LeBron James thought Zydrunas Ilgauskas should have played, and he said so. Good for LeBron, and good for us. We'll take what we can get.
It was a minor issue, a news item that popped in and out of our consciousness in a matter of hours. Most people outside Cleveland -- or even outside the Cavs' locker room -- really don't care one way or the other about Big Z's assault on the franchise games-played record. It means nothing to most of us.
But LeBron said something. Granted, it wasn't a statement on child-labor laws, or the availability of guns in the inner city, or even the price of tickets in NBA games. But he said something vaguely controversial, and he said it to stick up for his teammate. He took a stance by publicly defending his teammate and friend; and as easy as that is to admire, it's remarkable in these days of spit-shined images to find an uber-athlete who says something that runs the risk of upsetting someone.
In this case, it was Cavs coach Mike Brown who could have taken offense; and with all due respect to Mike, most of us don't care who he plays or when he plays them any more than we care about Big Z's games-played record. He wanted to go small against Dallas, good for him. Big Z don't do small.
Here is the world as it exists today: Athletes at the highest level are prepackaged, image-controlled creations of marketers. There are millions of dollars riding on these guys' remaining as apolitical and uncontroversial and uninteresting as possible. They live behind walls and give us fleeting glimpses when they either need to compete or convince us to buy something they're selling. Then they disappear into a murky world that seems equal parts privilege, loneliness and paranoia.
Opinions are discouraged. Controversy is disaster.
Too often we're left with the impression there's nothing there, nobody's home, nothing gets through. So it can be construed as a victory of sorts -- a small, small victory -- when James turns up on "SportsCenter" looking a little bit peeved and saying something that he clearly believes. Even if it was about something relatively insignificant, it felt kind of important. It shed a little light on LeBron that went beyond the standard everyday Nike-created persona. LeBron cares about Ilgauskas, and he cares enough to stick his nose into it publicly and forcefully? Who knew?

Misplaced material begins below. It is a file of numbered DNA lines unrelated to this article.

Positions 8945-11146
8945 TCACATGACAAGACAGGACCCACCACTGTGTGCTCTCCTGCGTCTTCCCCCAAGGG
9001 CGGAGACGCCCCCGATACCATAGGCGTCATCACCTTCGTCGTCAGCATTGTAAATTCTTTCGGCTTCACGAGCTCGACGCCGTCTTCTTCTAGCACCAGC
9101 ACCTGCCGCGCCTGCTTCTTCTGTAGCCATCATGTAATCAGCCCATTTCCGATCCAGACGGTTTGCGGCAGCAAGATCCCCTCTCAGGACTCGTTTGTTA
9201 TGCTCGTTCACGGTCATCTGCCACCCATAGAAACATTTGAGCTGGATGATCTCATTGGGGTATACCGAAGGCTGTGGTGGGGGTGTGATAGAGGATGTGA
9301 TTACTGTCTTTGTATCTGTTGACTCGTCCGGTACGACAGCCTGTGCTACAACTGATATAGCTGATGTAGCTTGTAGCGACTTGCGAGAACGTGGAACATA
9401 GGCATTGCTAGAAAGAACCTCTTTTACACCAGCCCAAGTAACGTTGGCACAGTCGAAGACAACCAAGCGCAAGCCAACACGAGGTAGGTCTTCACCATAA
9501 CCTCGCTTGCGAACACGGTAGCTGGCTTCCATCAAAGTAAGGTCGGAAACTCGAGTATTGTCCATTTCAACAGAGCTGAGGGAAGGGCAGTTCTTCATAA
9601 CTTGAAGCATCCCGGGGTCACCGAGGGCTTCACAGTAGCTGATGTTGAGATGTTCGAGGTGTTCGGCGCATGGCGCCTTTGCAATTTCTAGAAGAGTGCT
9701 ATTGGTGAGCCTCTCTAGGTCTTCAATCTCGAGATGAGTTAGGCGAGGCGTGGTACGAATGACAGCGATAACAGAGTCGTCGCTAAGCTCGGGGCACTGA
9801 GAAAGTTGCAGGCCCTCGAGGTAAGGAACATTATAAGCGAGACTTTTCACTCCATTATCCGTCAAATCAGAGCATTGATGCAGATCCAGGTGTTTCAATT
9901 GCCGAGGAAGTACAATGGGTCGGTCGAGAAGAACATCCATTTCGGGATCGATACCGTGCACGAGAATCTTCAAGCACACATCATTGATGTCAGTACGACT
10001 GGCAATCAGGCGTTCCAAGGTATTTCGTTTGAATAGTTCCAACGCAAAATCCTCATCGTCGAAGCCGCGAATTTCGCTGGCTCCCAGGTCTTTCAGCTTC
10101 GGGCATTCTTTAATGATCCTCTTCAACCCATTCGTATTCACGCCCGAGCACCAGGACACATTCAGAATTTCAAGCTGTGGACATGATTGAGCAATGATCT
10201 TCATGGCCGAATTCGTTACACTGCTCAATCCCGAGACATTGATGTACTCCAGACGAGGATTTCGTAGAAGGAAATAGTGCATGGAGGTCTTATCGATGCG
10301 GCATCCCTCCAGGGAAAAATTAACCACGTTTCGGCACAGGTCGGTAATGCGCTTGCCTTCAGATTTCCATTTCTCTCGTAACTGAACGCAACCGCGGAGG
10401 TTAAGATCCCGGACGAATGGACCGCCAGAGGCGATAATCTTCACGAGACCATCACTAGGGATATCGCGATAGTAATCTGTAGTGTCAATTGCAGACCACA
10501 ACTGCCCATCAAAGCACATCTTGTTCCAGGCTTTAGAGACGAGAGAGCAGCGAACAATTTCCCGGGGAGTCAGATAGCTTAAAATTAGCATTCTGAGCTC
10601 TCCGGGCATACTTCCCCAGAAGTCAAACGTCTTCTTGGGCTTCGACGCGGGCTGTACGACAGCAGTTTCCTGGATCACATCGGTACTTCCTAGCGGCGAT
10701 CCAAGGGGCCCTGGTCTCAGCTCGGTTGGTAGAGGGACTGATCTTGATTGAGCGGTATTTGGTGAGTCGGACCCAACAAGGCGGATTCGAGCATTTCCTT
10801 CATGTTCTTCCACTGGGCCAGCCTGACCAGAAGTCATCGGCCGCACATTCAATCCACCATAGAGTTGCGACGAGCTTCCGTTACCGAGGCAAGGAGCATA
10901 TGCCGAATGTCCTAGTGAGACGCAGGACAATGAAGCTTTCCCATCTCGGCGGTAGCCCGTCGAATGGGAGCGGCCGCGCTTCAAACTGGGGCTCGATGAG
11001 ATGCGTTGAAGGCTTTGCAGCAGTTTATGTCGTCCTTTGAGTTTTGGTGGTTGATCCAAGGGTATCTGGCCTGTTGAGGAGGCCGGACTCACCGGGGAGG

Of course, you knew where this was going before it got there: Tiger Woods. For years, the boundary between Tiger and the world has been thick and impenetrable. Battalions of image-protectors have stood guard outside the gates, occasionally stepping aside to allow a carefully controlled morsel to pass through to the outside. We're grateful for whatever we get, and his unparalleled talent on the golf course has been enough to trigger a bizarre secular canonization.
And so the result is this: We don't know much; and what we do know, we aren't sure we can trust. There's really no way in. We know he routinely swears on the course, but who doesn't? We knew that even his caddie is a member of the guard -- part companion, part bouncer, more than willing to use his proximity to Tiger as a stick to wield as needed.
But now ... now we know something. His unidentified "transgressions" -- did Jason Giambi write his statement for him? -- allowed the world to see a side of him that all the image-makers probably knew but were paid to obscure.
And the people who believe Tiger's extracurriculars are none of our business are many of the same people who spent the past 15 years worshipping at the altar. I don't care what he's doing when he goes off the grid, but to say it's not a story is to miss one fundamental tenet: The relationship between an athlete like Tiger and the public is strictly commerce. He sells, we buy -- razors, cars, golf equipment and the very concept of who he is.
For 15 years, everybody's been asking, "What's Tiger really like?" Reporters have been rebuffed in their attempt to answer that question for as long as it's been asked, and now we're supposed to believe that it doesn't matter? That it's not a story?
Don't paint Tiger as an innocent. He made the decision to enter into this agreement with the public.
Every time he signed a contract to take money from GM or Nike or Gillette, he was putting his image on the line. Every time the pen hit the paper, he was forsaking a little piece of that privacy he now bemoans like an over-caffeinated Alan Dershowitz. He was asking us to believe him, to buy him as much as a sleeve of golf balls or a V8 Lucerne.
And if the subsidiaries of Tiger Inc. choose to ignore this little gap in the curtain, fine. And if you choose to continue to purchase the products based on the image, fine.
Just don't say it's not a story.
Because this week, we learned a little bit more about LeBron, and a lot more about Tiger.
And Big Z got his record Wednesday night. Outscored LeBron, even.